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FDA Approves Over-The-Counter Birth Control Pill

Opill will be available in 2024

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FDA Approves First OTC Birth Control Pill

Birth control pills have been available with a prescription for more than 50 years. However, soon you will be able to purchase your birth control pills at your local pharmacy or store without a prescription.

“The availability of oral contraceptives without a prescription is groundbreaking, but we want people to know that we are still here for them to provide guidance as needed.” - Treasure Walker, MD

The Food and Drug Administration (FDA) recently approved the first over-the-counter birth control pill. The Opill, a daily oral contraceptive, will be available to people without a prescription in 2024. Pricing and an exact launch date are pending.

“Many people don’t use oral contraceptives regularly because of barriers like having to pay for office copays or taking time off for doctor’s appointments. This move will give people greater access to safe and effective birth control,” says Treasure Walker, MD, gynecologist with Lehigh Valley Physician Group (LVPG)–Obstetrics and Gynecology.

What is the Opill?

The Opill is a progestin-based birth control pill first approved by the FDA in 1973. It is 97% effective if taken as directed, at the same time each day. While there are many types of birth control on the market, the Opill will be the only one available without a prescription.

Progestin-based birth control pills such as the Opill are referred to as the minipill. Each pill contains the same amount of progestin and all are active. The contraceptive works by creating a thick cervical mucus to prevent sperm from reaching an egg and thinning the lining of the uterus to prevent implantation of a fertilized egg.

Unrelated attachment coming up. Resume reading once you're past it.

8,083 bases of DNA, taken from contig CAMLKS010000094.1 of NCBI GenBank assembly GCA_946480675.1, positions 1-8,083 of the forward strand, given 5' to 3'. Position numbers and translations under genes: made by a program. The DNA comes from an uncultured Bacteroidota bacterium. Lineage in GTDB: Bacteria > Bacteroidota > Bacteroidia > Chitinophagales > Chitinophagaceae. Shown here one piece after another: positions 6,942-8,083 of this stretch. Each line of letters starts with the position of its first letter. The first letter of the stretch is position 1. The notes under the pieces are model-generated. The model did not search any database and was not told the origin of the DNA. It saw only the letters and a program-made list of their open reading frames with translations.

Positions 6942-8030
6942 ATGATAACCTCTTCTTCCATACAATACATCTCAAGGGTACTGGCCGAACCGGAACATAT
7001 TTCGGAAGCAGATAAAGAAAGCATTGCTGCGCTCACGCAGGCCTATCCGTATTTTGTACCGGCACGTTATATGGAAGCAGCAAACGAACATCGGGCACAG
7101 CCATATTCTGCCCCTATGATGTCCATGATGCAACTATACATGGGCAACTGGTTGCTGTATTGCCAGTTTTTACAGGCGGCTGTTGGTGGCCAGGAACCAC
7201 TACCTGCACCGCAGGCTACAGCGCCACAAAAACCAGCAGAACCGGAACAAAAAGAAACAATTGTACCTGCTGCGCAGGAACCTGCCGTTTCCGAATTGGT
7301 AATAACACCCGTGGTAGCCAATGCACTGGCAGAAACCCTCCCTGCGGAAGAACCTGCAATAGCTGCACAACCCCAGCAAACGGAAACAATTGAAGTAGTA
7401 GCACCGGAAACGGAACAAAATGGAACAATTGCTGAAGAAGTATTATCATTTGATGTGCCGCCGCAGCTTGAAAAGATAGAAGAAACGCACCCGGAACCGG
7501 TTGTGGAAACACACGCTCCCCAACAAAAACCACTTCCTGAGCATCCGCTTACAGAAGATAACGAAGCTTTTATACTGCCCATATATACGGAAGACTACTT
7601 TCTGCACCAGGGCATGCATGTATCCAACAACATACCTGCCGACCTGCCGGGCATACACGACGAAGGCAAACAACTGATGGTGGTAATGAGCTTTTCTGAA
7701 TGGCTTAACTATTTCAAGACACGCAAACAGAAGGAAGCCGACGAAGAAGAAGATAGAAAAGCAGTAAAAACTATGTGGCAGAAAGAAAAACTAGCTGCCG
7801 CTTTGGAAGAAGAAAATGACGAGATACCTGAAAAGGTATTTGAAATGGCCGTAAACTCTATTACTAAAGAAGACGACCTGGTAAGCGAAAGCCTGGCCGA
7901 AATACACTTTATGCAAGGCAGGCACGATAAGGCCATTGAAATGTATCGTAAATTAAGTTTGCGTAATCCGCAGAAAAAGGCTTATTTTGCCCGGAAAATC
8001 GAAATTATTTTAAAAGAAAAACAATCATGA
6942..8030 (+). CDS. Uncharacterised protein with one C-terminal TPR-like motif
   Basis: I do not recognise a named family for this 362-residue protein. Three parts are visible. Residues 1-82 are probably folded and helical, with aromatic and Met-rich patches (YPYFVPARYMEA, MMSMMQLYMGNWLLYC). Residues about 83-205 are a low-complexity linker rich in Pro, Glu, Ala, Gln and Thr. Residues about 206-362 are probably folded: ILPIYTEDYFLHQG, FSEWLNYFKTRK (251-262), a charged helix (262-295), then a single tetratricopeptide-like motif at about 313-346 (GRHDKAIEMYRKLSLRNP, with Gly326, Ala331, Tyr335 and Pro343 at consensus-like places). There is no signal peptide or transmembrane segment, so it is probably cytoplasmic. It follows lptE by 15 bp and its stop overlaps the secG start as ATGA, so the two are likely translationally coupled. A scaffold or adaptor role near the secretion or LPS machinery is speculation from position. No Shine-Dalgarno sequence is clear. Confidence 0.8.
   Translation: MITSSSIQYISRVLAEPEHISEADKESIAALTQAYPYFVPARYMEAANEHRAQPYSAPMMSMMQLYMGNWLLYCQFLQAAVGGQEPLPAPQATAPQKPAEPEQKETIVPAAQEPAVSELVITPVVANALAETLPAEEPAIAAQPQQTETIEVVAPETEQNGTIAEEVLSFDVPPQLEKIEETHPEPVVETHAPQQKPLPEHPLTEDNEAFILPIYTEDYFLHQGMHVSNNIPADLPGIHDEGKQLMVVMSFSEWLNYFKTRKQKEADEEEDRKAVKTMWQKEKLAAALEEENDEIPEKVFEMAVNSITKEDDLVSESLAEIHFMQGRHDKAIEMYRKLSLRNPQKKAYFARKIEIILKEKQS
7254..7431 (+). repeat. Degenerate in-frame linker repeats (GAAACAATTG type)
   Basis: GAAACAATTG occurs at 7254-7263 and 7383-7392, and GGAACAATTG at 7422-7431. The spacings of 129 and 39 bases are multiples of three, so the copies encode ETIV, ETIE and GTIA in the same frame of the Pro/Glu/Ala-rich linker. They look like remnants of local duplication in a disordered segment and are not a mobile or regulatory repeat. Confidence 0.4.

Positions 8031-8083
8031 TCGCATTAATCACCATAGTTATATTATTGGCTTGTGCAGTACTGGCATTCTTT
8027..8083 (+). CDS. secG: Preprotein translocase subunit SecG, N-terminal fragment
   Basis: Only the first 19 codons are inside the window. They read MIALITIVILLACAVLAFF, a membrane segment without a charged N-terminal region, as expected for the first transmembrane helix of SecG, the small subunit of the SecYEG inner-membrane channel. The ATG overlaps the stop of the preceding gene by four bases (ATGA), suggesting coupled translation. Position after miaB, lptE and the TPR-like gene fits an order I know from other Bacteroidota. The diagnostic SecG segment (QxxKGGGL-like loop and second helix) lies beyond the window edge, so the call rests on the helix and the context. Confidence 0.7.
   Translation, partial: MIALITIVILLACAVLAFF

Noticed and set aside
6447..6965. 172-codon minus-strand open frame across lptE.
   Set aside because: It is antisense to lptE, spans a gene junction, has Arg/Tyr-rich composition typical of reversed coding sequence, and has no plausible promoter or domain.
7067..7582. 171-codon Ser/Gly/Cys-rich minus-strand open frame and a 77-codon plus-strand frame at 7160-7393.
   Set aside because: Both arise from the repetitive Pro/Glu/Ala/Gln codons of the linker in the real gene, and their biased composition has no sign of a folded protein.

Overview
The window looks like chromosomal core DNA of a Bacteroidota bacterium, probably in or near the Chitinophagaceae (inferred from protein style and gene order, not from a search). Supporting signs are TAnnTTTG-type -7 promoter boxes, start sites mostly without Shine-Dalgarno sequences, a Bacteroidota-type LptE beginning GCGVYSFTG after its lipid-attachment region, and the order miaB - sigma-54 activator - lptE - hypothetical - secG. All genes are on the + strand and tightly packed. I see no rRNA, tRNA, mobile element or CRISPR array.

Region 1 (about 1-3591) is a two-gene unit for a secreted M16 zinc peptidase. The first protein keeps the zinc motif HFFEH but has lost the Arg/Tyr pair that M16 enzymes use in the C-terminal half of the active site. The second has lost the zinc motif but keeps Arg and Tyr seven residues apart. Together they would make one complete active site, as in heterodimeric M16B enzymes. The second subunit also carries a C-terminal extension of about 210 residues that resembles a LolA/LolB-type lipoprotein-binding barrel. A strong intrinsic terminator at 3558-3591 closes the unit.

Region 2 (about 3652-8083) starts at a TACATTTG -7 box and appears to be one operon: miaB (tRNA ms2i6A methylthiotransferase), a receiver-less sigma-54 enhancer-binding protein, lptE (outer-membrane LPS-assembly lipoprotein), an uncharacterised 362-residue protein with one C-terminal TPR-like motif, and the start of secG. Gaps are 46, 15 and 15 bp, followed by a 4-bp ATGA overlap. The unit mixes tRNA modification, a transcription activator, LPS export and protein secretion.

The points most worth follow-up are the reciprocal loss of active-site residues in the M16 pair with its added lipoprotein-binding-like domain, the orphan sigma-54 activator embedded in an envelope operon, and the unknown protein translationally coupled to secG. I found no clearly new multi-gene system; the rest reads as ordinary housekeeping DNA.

Dr. Walker says that most people will be able to take the Opill without any issues, but there are a few exceptions.

“People who have breast cancer, have certain liver diseases, unexplained bleeding or take anticonvulsants may not be encouraged to take the Opill or any other progestin-based oral contraceptive,” she says.

Like any oral contraceptive, the Opill has side effects. Some people may experience irregular menstrual bleeding, ovarian cysts, decreased libido, headache, acne and weight gain.

The importance of counseling

Although you will not need to see a doctor to get a prescription for the Opill, Dr. Walker says you will still need to visit your gynecologist yearly for screenings and an overall physical. She says it’s also important to understand how to take the Opill so it is most effective.

“The availability of oral contraceptives without a prescription is groundbreaking, but we want people to know that we are still here for them to provide guidance as needed. If you have any questions or concerns about whether the Opill is right for you, you should contact your doctor,” Dr. Walker says.

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